What Should Be Made of the 'Junkies' of Instagram?
Postings of intravenous (IV) drug use on Instagram attracted the media's scorn 18 months ago, with many seeing it as a perverse glamorization of dangerous drug use. With these posts still a regular occurrence, it's worth considering the justification for these reactions and whether there is more to the issue.
Back in August 2013, Motherboard, the Daily Mail and Betabeat, among others, ran stories highlighting the increasingly popular Instagram hashtags #junkiesofig and #nodsquad. Far from these trends being a flash in the pan, they appear to still be going strong, albeit in a slightly altered form with tags such as #junkiesofiggg, #junkiefam and #nodsquaddd now more commonly seen.
There has always been a degree of mystique associated with heroin, partly born out of the romanticism of its finality and partly its association with troubled artists such as Janis Joplin, Sid Vicious, Kurt Cobain, and more recently, Philip Seymour Hoffman. As Deemster Diva summed up in an article last year:
"... society ... glamorizes the junky; the lone wolf, living on the fringe of society, dabbling with the dark and forbidden. An artist. A poet ... We want a voyeuristic peek into their lives -- the taboo underworld where most people dare not venture."
This mystique quickly disappears, though, once you begin scrolling through some of the Instagram posts that lay bare the cold reality of IV drug use; there is little subtly in the many insta-filtered arty photos of bags of heroin, needle rigs, various other paraphernalia, and even people’s faces.
The concerns that surround these photo tags and ensuing comments typically stem from the majority view that they glamorize drug use and offer morbid encouragement. But, should they perhaps be seen as a form of support network for people potentially suffering from addiction, a seeking out of people similarly marginalized because of their drug use?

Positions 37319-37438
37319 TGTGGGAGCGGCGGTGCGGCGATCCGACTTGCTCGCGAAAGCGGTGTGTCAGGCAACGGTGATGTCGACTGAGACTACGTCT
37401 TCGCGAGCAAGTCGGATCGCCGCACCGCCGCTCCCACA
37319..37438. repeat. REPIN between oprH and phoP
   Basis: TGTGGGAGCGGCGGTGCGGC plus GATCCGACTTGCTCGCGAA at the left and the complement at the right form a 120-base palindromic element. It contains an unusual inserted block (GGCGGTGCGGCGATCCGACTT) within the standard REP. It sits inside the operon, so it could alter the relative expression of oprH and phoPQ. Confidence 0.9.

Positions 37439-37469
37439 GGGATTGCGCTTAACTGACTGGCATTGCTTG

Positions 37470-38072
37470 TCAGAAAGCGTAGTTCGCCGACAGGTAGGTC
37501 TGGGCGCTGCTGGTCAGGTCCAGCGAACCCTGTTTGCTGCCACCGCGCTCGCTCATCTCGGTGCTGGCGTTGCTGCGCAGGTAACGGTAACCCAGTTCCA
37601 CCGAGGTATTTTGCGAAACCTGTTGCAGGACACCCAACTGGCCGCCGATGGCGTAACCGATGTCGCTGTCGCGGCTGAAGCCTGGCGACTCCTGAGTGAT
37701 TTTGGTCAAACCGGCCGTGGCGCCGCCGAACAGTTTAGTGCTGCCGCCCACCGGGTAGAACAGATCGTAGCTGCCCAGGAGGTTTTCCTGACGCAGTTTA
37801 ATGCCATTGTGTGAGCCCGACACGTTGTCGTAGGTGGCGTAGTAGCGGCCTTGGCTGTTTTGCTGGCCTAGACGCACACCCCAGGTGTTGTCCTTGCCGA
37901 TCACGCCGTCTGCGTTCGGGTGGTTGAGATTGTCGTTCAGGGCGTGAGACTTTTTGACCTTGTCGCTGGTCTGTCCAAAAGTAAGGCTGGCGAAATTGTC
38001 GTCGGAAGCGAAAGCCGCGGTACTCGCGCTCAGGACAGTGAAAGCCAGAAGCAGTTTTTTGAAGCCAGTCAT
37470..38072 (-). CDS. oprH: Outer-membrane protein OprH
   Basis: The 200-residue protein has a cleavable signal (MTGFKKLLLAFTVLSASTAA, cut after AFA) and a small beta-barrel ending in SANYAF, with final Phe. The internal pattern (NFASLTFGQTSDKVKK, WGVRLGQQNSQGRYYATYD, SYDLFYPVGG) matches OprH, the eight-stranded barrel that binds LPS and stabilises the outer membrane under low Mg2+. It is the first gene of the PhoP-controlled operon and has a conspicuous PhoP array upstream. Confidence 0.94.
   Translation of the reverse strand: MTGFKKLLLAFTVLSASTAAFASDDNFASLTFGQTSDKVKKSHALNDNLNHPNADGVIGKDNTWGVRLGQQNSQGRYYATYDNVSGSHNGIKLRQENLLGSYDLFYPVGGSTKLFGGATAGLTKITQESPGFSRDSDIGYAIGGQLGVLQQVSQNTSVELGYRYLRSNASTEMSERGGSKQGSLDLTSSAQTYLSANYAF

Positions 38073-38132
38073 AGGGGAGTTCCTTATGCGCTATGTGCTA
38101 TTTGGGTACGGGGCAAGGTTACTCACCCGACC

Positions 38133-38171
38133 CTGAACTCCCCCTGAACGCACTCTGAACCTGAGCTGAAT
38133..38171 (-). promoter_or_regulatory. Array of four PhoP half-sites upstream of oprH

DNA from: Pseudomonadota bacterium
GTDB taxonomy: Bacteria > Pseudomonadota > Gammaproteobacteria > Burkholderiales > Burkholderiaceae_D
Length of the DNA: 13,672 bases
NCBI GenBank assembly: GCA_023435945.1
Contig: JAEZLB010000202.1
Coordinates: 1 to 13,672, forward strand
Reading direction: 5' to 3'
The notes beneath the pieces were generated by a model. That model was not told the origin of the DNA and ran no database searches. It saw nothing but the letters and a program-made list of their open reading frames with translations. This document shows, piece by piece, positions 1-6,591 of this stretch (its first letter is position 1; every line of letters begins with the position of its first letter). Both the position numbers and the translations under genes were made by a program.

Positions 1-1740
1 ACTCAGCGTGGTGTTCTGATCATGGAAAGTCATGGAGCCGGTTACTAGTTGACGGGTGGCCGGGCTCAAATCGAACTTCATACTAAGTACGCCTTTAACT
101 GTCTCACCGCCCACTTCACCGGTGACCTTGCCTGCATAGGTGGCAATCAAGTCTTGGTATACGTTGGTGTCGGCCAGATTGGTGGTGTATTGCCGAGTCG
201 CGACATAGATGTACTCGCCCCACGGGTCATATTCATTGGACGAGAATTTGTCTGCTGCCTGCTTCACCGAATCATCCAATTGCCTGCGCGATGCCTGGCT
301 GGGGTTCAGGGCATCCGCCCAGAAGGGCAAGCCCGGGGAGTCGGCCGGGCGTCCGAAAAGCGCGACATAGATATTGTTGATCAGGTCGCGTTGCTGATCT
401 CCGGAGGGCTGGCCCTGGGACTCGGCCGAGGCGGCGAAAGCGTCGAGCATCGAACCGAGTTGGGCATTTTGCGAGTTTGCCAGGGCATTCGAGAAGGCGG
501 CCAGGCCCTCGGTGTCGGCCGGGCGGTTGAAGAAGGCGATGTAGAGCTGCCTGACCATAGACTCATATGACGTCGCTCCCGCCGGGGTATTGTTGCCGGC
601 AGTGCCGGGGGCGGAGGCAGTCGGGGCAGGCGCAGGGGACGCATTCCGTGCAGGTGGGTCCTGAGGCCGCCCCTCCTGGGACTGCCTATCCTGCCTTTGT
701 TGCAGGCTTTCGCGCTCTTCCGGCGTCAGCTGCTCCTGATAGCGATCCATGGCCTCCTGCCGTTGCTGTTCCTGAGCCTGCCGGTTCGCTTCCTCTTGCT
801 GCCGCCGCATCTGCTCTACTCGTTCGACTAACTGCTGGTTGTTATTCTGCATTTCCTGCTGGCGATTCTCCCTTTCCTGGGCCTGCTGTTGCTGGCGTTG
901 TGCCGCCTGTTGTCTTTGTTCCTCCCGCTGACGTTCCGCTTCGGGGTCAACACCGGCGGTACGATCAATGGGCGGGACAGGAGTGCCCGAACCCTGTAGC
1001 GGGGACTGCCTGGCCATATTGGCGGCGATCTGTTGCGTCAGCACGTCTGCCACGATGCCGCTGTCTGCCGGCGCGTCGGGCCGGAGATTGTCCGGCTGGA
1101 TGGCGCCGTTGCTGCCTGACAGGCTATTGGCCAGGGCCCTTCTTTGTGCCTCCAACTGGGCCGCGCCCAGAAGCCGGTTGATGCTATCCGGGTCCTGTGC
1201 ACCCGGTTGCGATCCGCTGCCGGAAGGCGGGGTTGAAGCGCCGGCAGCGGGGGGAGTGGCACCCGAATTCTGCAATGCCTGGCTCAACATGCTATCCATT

Forums or blogs providing information about new drugs, trends, dosage recommendations, and the various pros and cons have been around for years, allowing people to explain their experiences with a variety of drugs. However, these tend to offer a degree of harm minimization advice which lies in stark contrast to many of these Instagram posts on opiates and IV drug use as evidenced by some of the jarring comments made.
One need only look at the responses in the screenshot to the right -- in particular "Push off. Don't take a pic U F**," "I wanna be a junkie," and "Who stops during that part of the process? Jesus Christ, you are a f**," -- to get a sense of just how blurry the lines are in this situation. It is in a sense understandable they could be taken as a form of gross encouragement. But, is it really simple to say this is an either/or in the split between supportive community or morbid voyeurism?
Though heroin may have the aforementioned mystique, ultimately its use is confronted with perhaps the greatest degree of stigma, leaving its users on the fringe of society. With the so-called 'junkies' of Instagram, there is undeniably a degree of strange glamorization. However, there is a fundamental need to consider the roots of this which most likely lie in societal marginalization and the desire to seek out people suffering from similar situations.